Physical inactivity is a significant public health issue, as low levels of physical activity are associated with increased risk of non-communicable diseases (e.g., heart disease, diabetes, certain cancers), chronic disease risk factors (e.g. obesity and hypertension), anxiety and depression, and premature mortality [1],[2]. The World Health Organization (WHO) reports that physical inactivity is the fourth leading risk factor of global mortality, estimating 3.2 million deaths globally attributable to inactivity.[3] In addition to the impact on the lives of the individual, there are societal costs. For example, the economic impact of physical inactivity in Canada in terms of chronic disease, obesity and health care costs is estimated at CAD $6.8 billion per annum [4].



Adults Children and Youth

[1] Public Health Agency of Canada. A common vision for increasing physical activity and reducing sedentary living in Canada: Let’s get moving. 2018. Available here

[2] Warburton D, Whitney C, Bredin S. Health benefits of physical activity: the evidence. CMAJ. 2006; 174(6):801-809

[3] World Health Organization (WHO). Health topics. Physical Activity. [Online] Available here (accessed September 25, 2013).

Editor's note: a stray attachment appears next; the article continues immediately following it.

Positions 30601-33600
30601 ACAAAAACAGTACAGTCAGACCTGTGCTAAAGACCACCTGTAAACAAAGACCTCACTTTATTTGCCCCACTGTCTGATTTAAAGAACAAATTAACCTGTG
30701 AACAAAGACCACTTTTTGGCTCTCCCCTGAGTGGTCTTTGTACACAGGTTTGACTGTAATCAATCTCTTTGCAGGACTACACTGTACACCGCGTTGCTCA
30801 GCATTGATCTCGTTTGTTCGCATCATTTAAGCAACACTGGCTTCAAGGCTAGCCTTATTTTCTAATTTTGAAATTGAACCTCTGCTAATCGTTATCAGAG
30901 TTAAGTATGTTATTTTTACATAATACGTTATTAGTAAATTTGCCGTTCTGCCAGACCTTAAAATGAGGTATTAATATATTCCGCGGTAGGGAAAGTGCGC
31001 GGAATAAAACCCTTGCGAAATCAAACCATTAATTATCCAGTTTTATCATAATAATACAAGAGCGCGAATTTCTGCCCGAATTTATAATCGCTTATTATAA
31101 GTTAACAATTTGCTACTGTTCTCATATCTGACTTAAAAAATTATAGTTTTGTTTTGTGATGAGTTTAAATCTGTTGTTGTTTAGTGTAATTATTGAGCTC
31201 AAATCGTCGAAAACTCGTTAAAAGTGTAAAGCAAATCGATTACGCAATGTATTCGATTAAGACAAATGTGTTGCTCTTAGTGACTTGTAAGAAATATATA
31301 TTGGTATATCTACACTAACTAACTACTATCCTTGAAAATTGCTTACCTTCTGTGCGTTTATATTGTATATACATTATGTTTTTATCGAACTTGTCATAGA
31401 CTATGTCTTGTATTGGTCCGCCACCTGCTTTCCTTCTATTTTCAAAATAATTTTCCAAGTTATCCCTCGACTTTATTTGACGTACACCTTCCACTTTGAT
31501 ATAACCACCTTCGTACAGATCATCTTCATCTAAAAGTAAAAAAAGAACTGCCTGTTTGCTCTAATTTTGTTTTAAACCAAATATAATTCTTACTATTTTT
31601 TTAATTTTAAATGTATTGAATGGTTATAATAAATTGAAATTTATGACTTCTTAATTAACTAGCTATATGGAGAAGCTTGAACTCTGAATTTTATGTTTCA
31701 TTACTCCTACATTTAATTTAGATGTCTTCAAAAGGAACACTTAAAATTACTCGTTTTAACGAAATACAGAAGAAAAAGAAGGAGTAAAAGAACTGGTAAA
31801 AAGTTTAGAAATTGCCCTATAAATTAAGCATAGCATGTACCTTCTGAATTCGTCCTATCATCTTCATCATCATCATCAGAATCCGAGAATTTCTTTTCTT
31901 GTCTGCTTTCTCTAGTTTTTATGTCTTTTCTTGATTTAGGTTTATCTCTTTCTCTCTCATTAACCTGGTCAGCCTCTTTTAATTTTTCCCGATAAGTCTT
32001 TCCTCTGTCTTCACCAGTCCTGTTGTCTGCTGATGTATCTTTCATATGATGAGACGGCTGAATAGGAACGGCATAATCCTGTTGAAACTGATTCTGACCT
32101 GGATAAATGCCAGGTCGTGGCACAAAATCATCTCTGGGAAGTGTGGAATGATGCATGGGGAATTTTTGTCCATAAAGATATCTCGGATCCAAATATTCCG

[4] Janssen I. Health care costs of physical inactivity in Canadian adults. Appl Physiol Nutr Metab. 2012; 37(4):803-806

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of women (18 years or older)  indicate a high level of agreement that physical activity and sport is affordable

Facts and Figures

Physical activity levels of Canadians 

According to the most recent findings from the Canadian Community Health Survey, a higher proportion (59%) of men (aged 18 years or older) report being physically active for 150 minutes per week compared to women (50%) the same age. This gender related difference in physical activity has persisted over time.[1]


[1] Statistics Canada. Canadian Community Health Survey. Table 13-10-0096-01 Health characteristics, annual estimates.2018. Available here.


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Bulletin 3: Places to safely walk


This particular research bulletin examines Canadians’ perspectives about the amount of places to safely walk in their community, the level of satisfaction with the amount of places to safely walk, and finally, their usage of such places. Each of these factors are explored in relation to key socio-demographic factors such as gender, age, education level, household income level, employment and marital status, region, and community characteristics.

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